Process improvement, that is, taking your business’ current procedures and making them more efficient than before, is essential to the growth of your business, as well as your department. Without process improvement, you could be stuck in an endless cycle of putting out fires, rather than actually innovating.
It’s your job to make the work cycle of your team more effective and rewarding than ever. But where do you find the best places to improve processes and make your department a model of efficiency?
Go to your team. Go directly to your team
Your team usually has their own wish list of improvements, as well as obstacles. Tap them as the first place to start looking for process improvements.
There's no substitute for the kind of personal experience the people at the ground level are managing day to day. Get their buy-in by asking what their greatest challenges are, and set about finding a solution they can align with eagerly.
Are they having trouble getting or gathering information? Is a part of their process failing repeatedly? Are they experiencing regular equipment or resource issues? What about internal or persistent personal conflict?
Going straight to the team is one of the easiest ways to get the future buy-in—but be careful here. Although it's tempting to promise dramatic changes and improvements, make sure you're going to back up every claim with results, or you'll quickly sour the buy-in and develop a reputation for all talk and no walk.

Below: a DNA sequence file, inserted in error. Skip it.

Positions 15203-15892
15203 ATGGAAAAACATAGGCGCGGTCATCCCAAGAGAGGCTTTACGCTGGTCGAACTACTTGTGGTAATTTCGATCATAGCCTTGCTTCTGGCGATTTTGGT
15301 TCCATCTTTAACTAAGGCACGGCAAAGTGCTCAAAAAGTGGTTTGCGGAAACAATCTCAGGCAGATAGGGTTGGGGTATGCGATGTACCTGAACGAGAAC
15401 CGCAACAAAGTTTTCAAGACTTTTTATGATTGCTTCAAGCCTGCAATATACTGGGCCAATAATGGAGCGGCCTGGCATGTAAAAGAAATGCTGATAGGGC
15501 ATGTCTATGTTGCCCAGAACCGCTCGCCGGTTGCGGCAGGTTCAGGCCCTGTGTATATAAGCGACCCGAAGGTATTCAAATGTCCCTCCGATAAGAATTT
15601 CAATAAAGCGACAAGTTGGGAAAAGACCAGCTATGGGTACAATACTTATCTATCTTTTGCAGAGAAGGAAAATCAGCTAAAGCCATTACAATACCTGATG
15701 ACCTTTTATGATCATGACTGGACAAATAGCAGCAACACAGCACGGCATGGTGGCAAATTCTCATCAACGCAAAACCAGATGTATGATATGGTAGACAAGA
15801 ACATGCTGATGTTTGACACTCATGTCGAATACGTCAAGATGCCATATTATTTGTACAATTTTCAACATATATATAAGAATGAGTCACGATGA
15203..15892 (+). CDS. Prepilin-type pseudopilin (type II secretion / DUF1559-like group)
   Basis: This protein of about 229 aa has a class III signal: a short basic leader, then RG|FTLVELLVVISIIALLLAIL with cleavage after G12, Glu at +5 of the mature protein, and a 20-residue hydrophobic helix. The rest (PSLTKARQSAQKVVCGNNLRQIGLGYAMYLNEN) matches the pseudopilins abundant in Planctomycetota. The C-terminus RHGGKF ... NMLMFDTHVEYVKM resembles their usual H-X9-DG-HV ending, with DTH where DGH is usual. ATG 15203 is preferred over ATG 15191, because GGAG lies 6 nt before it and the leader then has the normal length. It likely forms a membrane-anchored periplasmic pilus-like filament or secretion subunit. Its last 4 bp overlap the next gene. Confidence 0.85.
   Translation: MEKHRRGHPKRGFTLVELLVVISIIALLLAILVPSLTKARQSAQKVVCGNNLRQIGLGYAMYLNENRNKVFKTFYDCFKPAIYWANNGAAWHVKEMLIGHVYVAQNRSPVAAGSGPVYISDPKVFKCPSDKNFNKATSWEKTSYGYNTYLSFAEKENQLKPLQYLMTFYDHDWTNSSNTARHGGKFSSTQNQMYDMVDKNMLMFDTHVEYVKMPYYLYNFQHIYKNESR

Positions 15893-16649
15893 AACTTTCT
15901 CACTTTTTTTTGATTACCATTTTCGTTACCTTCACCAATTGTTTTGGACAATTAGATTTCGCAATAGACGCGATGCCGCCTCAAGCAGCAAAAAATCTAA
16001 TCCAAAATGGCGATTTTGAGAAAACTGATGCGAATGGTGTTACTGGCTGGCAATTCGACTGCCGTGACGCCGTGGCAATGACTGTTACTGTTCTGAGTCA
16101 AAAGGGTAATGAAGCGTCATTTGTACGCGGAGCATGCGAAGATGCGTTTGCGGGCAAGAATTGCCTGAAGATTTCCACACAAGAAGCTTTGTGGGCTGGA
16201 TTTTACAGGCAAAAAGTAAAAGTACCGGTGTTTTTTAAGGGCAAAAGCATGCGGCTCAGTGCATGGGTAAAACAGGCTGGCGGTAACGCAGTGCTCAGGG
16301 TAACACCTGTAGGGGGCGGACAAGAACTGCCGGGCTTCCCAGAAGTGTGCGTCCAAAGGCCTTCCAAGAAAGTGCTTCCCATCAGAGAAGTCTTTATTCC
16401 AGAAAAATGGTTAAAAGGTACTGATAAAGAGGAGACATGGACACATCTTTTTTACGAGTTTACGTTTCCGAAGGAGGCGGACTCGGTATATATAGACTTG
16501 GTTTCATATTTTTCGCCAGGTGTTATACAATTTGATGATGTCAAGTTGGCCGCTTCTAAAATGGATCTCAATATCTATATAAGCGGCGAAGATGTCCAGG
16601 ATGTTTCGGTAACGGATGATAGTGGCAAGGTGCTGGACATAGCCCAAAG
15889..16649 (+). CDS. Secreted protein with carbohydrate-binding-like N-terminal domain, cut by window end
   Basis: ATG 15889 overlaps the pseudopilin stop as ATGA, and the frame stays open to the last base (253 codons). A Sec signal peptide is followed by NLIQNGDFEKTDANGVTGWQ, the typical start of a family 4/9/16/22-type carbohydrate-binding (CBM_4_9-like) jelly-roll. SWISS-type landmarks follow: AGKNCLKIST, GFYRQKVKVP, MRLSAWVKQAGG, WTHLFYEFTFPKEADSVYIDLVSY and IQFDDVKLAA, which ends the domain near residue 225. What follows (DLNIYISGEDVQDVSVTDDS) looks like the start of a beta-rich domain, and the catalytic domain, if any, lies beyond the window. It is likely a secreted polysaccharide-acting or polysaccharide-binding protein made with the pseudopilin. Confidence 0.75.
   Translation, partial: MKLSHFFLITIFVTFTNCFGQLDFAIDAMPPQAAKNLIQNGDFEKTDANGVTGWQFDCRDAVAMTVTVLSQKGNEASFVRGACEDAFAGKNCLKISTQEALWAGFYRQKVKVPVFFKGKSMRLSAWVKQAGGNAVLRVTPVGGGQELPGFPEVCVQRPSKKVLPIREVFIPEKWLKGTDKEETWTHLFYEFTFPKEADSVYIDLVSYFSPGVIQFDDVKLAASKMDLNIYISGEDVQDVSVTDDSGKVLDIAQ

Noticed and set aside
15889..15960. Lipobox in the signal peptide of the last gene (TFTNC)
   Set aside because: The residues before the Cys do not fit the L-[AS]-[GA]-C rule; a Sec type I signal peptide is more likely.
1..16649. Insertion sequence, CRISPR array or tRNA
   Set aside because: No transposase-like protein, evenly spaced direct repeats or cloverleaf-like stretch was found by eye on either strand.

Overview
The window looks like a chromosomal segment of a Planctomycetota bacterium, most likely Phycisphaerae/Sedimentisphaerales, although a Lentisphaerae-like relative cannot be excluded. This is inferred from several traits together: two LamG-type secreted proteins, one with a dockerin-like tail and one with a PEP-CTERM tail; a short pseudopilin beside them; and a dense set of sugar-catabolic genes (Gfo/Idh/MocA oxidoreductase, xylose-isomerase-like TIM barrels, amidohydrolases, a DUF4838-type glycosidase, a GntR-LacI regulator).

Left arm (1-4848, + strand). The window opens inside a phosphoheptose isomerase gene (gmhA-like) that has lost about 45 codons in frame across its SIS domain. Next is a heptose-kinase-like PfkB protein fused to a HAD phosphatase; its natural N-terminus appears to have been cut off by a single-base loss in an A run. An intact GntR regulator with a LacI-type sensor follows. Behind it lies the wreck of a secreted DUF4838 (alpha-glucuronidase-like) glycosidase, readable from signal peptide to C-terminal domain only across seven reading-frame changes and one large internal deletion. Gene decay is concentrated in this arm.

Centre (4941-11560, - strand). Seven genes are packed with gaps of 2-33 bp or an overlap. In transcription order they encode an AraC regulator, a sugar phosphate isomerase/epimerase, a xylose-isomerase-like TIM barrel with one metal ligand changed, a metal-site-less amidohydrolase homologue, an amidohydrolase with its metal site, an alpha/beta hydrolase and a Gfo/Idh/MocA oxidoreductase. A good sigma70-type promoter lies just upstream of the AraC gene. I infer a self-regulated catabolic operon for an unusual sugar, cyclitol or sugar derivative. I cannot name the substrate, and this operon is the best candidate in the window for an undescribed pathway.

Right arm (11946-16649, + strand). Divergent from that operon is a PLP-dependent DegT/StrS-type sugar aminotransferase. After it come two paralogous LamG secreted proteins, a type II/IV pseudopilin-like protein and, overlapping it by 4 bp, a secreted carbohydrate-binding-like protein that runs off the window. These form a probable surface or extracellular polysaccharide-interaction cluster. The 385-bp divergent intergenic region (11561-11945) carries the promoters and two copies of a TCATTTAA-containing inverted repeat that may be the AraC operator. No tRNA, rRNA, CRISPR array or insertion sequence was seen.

Determine what’s occupying the greatest amount of time
Have a close look at your team’s daily, weekly, and monthly expenditures of time. The bigger the block of time, the more scrutiny it deserves. But be warned: This should be handled with some delicacy. In most cases the team will be grateful for any improvements that speed up efficiency—but not every case.
The team might look upon more time-consuming tasks as an essential part of their regular week or work cycle. There might be strong resistance to even the idea of providing less time to complete a task, and some may insist that the largest uses of time are critical to the job…and be willing to defend it ferociously.
If you find the greater time-consuming tasks are useful yet taking up more real estate in man hours than they need to be, discuss with the team the full importance of the task, and make a case for the best use of their time.
Most importantly, look for an alternative method to get the same or better results moving forward, communicating frequently that you’re prioritizing their best interests. It will go a long way to getting and maintaining their support.
Determine what is costing the greatest expenditure of money
Costs are easy to examine but difficult to challenge. Still, turning over every stone, especially the ones with pursestrings attached, is a key component to any kind of process improvement.
With questions about budget, you're challenging everything all at once: man hours, individual priorities, resource costs, and possibly the fundamental mission statement of the department. Make intelligent inquiries whenever possible and at every level applicable to the process improvements you need to make.
Be prepared to hear, "Because that's the way we do things” or “We’ve always done it this way.” You need to stand firm if you're confident that there are improvements to me made and or money to be saved.
Also, look further than the immediate department or team in order to carefully and accurately consider costs. It could be that an unneeded process or expense is coming from another department.
Any advancement in process should be seen (and pitched) as a benefit to the company, not merely to the immediate stakeholders.